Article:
Background: Rare diseases are defined as diseases that affect fewer than 200,000 individuals in the United States. When all rare diseases are combined, an estimated 15 million children in the United States have a rare disease. Research to improve treatment and support for these patients is hindered by small numbers of individuals with each disease and the variability of symptoms within and between diseases. Despite these differences, shared experiences of rare disease in children suggest that there may be overarching goals for families impacted by rare disease and that these may be addressed through patient-centered outcomes research (PCOR).
Proposed Solution to the Problem: The project team is proposing the engagement of patients and parents impacted by rare diseases and clinicians and researchers who work in rare disease to identify shared PCOR priorities for research across the rare disease community. This is made feasible through partnerships and resources available in Genomic Answers for Kids, a genomic research repository for rare disease at the Children’s Mercy Hospital in Kansas City, Missouri.
Objectives: The team will engage patients and parents of children with rare diseases, clinicians, and researchers to identify shared priorities for and barriers to PCOR focused on ethical, legal, and social issues (ELSI) around living with rare disease and rare disease research.
Activities: The project will build a stakeholder collaborative (SC) of patients and parents impacted by rare disease and clinicians and researchers who care for and research rare diseases. The SC will be trained in PCOR, comparative effectiveness research (CER), and ELSI research in rare disease and genomics, then will conduct listening sessions to identify shared priorities for PCOR around ELSI in 150 diverse patients and parents impacted by rare diseases. The information from these listening sessions will be used to develop a research agenda that can guide PCOR across pediatric rare disease groups.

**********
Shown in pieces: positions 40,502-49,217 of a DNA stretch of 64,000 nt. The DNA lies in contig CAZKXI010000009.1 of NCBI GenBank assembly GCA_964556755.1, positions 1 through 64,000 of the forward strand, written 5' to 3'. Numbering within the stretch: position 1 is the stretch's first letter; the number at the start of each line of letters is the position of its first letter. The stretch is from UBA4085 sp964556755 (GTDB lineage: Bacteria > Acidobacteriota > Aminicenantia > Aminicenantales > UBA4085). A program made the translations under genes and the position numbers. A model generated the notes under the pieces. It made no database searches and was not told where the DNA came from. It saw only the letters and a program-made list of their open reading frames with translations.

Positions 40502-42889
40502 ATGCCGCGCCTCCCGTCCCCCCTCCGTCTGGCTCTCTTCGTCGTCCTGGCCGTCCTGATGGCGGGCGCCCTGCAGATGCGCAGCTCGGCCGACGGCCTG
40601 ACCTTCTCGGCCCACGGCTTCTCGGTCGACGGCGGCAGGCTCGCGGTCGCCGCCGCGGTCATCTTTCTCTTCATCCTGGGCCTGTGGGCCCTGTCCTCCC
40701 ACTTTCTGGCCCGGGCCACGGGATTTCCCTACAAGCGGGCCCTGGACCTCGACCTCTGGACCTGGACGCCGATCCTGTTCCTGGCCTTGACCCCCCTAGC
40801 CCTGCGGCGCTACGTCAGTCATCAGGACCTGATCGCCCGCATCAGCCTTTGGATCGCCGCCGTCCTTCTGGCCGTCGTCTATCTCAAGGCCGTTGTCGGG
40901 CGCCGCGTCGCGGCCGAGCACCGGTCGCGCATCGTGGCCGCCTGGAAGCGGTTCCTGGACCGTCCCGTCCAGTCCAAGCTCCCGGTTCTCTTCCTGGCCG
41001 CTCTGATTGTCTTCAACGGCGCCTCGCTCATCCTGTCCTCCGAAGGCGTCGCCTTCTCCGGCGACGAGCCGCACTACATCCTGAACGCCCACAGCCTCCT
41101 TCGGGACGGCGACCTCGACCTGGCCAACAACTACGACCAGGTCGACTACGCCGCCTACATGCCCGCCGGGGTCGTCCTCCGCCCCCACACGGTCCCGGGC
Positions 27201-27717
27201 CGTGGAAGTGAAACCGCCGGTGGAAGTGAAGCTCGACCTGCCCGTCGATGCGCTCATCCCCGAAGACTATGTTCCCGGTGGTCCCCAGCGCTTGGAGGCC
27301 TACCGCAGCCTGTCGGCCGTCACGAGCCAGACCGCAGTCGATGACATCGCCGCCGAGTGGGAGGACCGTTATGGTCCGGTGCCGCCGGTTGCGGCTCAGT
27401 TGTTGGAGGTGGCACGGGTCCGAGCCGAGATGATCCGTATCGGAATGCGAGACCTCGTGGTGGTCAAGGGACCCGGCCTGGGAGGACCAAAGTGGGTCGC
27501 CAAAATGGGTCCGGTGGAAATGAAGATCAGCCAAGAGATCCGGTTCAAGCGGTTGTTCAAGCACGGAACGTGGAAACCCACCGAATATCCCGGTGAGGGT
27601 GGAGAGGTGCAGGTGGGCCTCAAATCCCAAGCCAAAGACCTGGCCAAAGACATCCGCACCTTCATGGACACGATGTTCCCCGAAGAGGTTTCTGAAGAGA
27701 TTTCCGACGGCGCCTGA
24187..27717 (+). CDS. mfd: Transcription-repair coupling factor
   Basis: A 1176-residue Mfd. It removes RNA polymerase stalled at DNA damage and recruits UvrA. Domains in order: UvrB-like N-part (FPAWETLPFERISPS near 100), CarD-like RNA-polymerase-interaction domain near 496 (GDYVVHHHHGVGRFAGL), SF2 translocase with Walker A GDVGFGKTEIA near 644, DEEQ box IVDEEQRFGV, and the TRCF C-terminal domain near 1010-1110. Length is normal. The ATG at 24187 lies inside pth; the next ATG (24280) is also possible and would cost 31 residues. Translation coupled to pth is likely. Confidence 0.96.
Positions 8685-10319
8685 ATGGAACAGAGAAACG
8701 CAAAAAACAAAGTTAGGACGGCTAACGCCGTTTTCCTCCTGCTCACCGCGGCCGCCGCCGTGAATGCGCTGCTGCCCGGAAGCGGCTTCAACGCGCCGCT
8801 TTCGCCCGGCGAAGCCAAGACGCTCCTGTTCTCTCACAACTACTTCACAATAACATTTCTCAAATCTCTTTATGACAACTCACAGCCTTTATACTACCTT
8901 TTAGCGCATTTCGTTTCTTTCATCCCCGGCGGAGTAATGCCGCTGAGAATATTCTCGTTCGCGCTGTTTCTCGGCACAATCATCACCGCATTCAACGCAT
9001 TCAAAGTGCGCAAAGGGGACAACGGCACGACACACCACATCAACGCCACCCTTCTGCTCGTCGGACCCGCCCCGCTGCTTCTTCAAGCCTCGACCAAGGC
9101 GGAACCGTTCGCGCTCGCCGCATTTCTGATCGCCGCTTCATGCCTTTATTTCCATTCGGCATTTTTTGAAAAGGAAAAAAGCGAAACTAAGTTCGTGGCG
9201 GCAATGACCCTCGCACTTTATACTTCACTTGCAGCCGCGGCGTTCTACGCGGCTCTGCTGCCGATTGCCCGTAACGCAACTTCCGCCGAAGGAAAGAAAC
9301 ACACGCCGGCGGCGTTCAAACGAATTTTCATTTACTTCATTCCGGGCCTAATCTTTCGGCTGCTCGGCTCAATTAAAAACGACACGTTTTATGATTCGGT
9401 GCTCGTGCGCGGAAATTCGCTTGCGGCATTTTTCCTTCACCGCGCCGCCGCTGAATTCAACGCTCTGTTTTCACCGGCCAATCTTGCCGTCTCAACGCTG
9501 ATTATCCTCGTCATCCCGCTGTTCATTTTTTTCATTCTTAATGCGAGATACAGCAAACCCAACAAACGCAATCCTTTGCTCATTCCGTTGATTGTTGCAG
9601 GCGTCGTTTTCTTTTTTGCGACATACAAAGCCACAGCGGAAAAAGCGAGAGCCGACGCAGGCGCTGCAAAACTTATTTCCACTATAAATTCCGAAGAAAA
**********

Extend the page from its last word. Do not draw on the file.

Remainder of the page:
Projected Outcomes and Outputs: Establishment of SC, development of manuals and processes for engaging stakeholders in PCOR and training of a representative group of patients, parents, clinicians, and researchers who are stakeholders in rare disease research on PCOR goals and methods. The SC will generate a listening session process and discussion guide that will be shared as a PCORI engagement tool. They will also publish a report in the academic literature describing the SC collaboration, the methodology of the listening sessions, and shared PCOR priorities and barriers identified as examples of using the strategy across disease groups. The final SC output will be a research agenda to guide ELSI-related PCOR in GA4K and pediatric rare disease research.
Patient and Stakeholder Engagement Plan: This project will include in-depth collaboration with one lead parent advocate and with all 20 members of the stakeholder collaborative (SC). In addition, broader but less intensive engagement with listening session participants will allow for more diverse representation of the rare disease community in the project.
Project Collaborators: The team is partnering with RareKC, a local organization that works with individuals and disease-specific advocacy groups to elevate their voices and identify common priorities. RareKC will work with the project team to identify members for the SC and share information about listening sessions. The Children’s Mercy Patient and Family Engagement Program will also support the identification of SC members and listening session participants. Representation of ethnic diversity in the SC and listening sessions will be supported by Children’s Mercy clinicians caring for diverse populations of rare disease patients and by Tamara Falicov, PhD, a local community-based researcher in the Latinx community.